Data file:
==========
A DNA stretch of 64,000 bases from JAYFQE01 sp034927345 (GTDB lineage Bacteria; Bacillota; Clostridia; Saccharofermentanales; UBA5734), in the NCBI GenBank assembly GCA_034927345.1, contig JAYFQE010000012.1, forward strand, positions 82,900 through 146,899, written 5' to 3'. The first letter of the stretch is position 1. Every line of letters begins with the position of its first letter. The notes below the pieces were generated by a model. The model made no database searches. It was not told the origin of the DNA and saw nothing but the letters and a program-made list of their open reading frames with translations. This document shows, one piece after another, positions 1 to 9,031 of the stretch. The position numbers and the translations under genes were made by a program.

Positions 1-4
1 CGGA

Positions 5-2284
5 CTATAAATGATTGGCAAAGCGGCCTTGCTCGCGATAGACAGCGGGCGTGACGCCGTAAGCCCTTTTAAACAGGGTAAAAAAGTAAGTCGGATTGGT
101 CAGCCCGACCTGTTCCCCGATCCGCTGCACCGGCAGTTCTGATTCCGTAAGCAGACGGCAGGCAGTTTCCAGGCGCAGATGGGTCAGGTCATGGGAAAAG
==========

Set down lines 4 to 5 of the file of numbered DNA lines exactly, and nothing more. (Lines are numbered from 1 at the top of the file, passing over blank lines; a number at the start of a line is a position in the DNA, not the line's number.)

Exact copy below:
Positions 5-2284
5 CTATAAATGATTGGCAAAGCGGCCTTGCTCGCGATAGACAGCGGGCGTGACGCCGTAAGCCCTTTTAAACAGGGTAAAAAAGTAAGTCGGATTGGT